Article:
This summer the world will pause to commemorate the 68th anniversary of the dropping of the atomic bombs on Hiroshima and Nagasaki. Most Americans are still supportive of Truman’s decision despite overwhelming historical evidence the bomb had “nothing to do with the end of the war,” in the words of Major General Curtis E. LeMay.
Americans suffer from a misinformation campaign initially perpetrated by the Truman administration and carried on to this day by high school textbooks that continue to tell the story as if Hiroshima and Nagasaki were indispensible in ending the war and saving countless American lives. The historical record is clear, however. As President Dwight D. Eisenhower said, “It wasn’t necessary to hit them with that awful thing.”
There is no hint of controversy regarding the decision to drop the bomb in the majority of texts in use in American classrooms and many textbooks contain blatant historical inaccuracies…
Thanks to policymakers and military leaders of the era who have subsequently told their stories, we know today what transpired. We can also thank Professor Gar Alperovitz of the University of Maryland for a stellar academic career dedicated to analyzing American policy in this regard. Quite simply, President Truman dropped those bombs on a defeated Japan to tell the Russians and the world to back off. We had two bombs and we were going to use them. In a typically cavalier fashion, Admiral William F. Halsey, Jr., Commander, U.S. Third Fleet remarked, “It was a mistake to ever drop [the bomb]. . .they had this toy and they wanted to try it out, so they dropped it. .”
Today we know:
· The bombs weren’t needed to win the war. Every top U.S. military leader of the era has since stated that the bombing of Hiroshima and Nagasaki were militarily insignificant.
· The idea that dropping the bombs saved a million American lives is completely fabricated. The war against Japan could have been “won” without additional loss of life.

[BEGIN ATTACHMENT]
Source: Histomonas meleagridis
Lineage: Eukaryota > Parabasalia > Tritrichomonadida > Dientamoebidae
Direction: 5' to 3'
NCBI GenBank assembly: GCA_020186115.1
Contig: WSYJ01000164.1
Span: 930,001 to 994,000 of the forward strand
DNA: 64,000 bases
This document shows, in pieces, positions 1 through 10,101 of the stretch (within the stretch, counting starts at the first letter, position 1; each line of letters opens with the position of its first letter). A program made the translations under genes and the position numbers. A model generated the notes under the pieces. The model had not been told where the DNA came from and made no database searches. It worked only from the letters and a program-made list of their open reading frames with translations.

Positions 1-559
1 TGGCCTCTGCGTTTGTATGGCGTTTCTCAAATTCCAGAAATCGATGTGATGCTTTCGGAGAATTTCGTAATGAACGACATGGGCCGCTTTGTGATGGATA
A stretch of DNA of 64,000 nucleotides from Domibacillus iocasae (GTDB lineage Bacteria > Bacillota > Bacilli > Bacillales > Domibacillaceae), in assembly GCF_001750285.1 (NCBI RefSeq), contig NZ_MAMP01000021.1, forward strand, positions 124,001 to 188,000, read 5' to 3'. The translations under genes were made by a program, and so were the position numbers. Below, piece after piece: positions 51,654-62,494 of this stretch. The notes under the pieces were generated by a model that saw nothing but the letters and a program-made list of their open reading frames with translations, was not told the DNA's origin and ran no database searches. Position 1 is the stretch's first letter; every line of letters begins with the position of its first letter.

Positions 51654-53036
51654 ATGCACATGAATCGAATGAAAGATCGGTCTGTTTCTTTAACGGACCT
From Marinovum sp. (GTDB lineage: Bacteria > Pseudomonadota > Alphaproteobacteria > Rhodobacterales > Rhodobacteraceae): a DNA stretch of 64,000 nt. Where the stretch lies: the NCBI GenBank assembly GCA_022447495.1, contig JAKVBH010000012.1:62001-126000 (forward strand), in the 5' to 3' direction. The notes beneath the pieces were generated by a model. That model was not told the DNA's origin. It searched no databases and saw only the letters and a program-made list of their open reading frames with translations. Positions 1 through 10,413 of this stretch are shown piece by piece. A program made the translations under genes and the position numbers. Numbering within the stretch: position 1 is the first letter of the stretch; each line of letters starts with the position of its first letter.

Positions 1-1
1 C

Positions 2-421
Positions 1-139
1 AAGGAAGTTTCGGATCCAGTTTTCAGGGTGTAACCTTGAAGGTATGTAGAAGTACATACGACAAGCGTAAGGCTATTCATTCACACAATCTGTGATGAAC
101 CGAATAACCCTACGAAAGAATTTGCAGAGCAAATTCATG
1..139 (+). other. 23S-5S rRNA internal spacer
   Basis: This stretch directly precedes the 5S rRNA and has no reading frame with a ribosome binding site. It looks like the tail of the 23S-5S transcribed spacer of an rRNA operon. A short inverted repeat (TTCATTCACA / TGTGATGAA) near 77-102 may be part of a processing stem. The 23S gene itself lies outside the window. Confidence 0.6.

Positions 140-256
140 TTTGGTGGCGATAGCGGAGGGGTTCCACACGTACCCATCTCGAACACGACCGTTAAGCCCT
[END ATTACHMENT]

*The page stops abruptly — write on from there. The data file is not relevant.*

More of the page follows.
· The Japanese had been trying to surrender for months. They simply wanted to guarantee their emperor’s safety, a desire the Americans eventually allowed.
· The Japanese would have unconditionally given up without the destruction of Hiroshima and Nagasaki when the Soviet Union entered the war.
· The bombing was not so much the last military chapter of the Second World War as it was the first Chapter of the Cold War.
Every top American military leader was revolted by Truman’s decision to drop the bomb. They couldn’t see its military necessity. It is incomprehensible that the today’s Army feels compelled to contradict its greatest leaders who understood the role of the military in relation to its political superiors. Commander of the U.S. Army Strategic Air Force, General Carl Spaatz understood the separation.He said,”The dropping of the atomic bomb was done by a military man under military orders. We’re supposed to carry out orders and not question them. “That was purely a political decision. [It] wasn’t a military decision..”
Top Naval officers joined in the chorus. Admiral William D. Leahy, the President’s Chief of Staff said, “The use of this barbarous weapon at Hiroshima and Nagasaki was of no material assistance in our war against Japan. The Japanese were already defeated and ready to surrender.”
Fleet Admiral Chester W. Nimitz, Commander in Chief of the Pacific Fleet echoed the sentiments of his colleagues, “The Japanese had, in fact, already sued for peace… The atomic bomb played no decisive part, from a purely military standpoint, in the defeat of Japan.”
“Truman appointed a committee to evaluate using the atomic bomb. The committee examined many options, including a demonstration in Tokyo Bay, but Los Alamos was uncertain the device would detonate. Rather than lose a valuable war asset, and to emphasize its destructive power, the committee recommended dropping the atomic bomb on a city.”
Secretary of State James Byrnes, Truman’s personal representative on the Interim Committee, was the most influential member of the committee and steered policy in the direction of using the new weapon without warning on a Japanese city. It was Byrnes who saw the bomb as a promising way to keep the Soviets in line in the post-war era.